phenylbutanolamine - 1,4, 20
hydroxypropylamine - 1,2, hydroxypropylamine -
2,1, hydroxypropylamine-l,3, and dihydroxy-2
aminobutane. During the formation of the salt
the temperature is preferably kept constant and
as low as possible.
25
On account of the high degree of reactivity
of the halogen alkylamines the latter are appli
cable as intermediate products, for example, for
introducing the amino-alkyl residue into organic
compounds or for producing cyclic imines.
30
The following examples illustrate the inven
tion:
Example 1.-—142 kilos of ethanolamine hydro
bromide are converted into the bromethylamine
hydrobromide in a vessel having a re?ux con
denser by introducing gaseous hydrogen bromide
and gradually raising the temperature from
l40—l90° C. Within 6 hours.
35
The end of the
reaction may be recognized, for instance, by col
lecting in the receiver the theoretical quantity 40
of the water of reaction. .The slightly yellow
product of reaction solidi?es immediately on be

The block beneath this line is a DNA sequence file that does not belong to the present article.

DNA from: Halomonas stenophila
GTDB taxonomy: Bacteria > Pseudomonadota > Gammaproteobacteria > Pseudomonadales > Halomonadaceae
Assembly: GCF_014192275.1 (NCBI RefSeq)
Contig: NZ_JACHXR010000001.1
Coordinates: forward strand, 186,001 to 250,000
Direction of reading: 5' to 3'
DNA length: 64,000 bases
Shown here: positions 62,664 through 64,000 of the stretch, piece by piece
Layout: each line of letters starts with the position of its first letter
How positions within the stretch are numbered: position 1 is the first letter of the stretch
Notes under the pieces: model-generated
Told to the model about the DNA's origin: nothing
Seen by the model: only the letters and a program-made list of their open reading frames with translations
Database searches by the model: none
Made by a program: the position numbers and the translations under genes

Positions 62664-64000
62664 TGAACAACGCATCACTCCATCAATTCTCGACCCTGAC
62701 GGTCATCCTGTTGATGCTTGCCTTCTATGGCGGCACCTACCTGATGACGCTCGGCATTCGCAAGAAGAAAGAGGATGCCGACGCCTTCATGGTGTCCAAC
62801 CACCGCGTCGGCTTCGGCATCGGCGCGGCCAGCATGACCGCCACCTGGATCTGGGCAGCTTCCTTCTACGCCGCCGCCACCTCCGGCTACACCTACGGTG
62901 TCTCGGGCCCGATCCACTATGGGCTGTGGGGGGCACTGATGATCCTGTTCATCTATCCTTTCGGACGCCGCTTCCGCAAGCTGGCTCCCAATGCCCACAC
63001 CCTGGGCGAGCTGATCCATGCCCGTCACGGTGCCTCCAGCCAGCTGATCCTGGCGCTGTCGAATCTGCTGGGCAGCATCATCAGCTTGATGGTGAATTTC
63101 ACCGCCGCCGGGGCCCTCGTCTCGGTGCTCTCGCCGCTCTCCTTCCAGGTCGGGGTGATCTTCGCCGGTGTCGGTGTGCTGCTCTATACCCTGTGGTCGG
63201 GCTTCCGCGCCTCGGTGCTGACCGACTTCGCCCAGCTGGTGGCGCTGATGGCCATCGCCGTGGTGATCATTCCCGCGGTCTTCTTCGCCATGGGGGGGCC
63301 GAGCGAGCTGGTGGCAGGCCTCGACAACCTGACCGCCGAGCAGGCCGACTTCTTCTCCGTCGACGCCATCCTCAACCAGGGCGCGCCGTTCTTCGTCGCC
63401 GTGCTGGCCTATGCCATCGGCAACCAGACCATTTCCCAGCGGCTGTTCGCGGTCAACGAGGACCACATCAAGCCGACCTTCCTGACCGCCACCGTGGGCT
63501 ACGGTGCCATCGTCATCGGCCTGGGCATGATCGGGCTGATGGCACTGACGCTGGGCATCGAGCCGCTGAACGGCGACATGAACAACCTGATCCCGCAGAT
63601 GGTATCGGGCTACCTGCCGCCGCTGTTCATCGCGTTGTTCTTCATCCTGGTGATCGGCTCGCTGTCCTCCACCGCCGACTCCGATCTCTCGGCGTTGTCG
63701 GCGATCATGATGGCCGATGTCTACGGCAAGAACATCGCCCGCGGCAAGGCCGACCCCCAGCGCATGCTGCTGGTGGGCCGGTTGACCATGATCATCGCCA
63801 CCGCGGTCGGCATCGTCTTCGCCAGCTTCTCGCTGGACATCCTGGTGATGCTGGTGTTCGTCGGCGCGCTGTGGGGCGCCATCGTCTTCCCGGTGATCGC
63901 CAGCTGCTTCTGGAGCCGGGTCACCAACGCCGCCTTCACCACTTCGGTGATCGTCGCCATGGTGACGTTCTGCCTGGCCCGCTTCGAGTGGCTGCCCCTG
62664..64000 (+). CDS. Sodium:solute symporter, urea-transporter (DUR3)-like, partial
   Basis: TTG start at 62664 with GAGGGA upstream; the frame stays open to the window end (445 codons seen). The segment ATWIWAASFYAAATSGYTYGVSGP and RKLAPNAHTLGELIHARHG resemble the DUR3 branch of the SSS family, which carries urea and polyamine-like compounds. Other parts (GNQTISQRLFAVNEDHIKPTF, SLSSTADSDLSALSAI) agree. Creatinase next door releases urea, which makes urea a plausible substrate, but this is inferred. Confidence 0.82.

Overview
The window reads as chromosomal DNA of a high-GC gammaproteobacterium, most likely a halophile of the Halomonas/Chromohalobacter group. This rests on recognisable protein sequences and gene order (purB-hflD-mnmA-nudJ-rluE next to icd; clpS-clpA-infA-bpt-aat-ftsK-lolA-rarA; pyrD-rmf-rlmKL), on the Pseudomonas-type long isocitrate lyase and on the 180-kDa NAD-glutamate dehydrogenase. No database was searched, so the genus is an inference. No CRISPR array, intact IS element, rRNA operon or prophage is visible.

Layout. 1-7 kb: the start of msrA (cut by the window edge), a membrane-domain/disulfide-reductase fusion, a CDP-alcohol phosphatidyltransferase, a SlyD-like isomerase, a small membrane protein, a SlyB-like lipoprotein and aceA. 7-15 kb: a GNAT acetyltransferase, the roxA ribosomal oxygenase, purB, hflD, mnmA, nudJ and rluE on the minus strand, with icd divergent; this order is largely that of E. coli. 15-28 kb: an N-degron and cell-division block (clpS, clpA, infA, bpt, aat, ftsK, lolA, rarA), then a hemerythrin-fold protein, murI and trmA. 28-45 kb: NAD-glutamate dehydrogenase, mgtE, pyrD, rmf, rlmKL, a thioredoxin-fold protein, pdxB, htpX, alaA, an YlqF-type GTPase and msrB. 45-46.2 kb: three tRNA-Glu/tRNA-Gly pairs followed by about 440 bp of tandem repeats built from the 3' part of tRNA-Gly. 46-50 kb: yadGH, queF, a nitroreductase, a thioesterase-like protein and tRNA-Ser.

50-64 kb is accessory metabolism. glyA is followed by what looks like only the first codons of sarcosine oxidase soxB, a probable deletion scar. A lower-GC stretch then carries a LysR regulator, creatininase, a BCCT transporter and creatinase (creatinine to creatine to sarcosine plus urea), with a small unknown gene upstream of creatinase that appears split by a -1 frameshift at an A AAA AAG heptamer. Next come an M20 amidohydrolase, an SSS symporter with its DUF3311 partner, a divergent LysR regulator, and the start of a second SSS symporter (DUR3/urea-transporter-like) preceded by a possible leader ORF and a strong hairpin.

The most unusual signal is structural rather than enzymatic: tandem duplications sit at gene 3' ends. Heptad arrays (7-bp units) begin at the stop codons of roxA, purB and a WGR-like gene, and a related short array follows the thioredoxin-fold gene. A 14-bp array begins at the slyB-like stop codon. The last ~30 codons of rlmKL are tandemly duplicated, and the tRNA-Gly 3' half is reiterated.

ing poured into a cooled lead-lined pan at about
170° C. to a crystalline mass of bromethylamine
hydrobromide, which, for industrial use, needs 45
no further puri?cation.
Example 2.—98 kilos of ethanolamine hydro
chloride are converted in manner similar to that
described in Example 1 but at a temperature of
140-220“ C. into the chlorethylamine hydrochlo
ride by means of gaseous hydrogen chloride.
50
Example 3.—117 kilos of butylethanolamine
are saturated with gaseous hydrogen chloride at
a temperature below 80° C. until the weight is
increased‘ to 153 kilos. The temperature is then 55
2,136,171
2
raised to 130° C. and gaseous hydrogen bromide
is introduced into the mass in a rapid stream for
4 hours the temperature being gradually raised
to 180° C. The still hot liquid mass can be
crystallized by pouring it into 120 kilos of spirit
and cooling.
Example 4.-—Into 605 grams of N-butylethanol
11)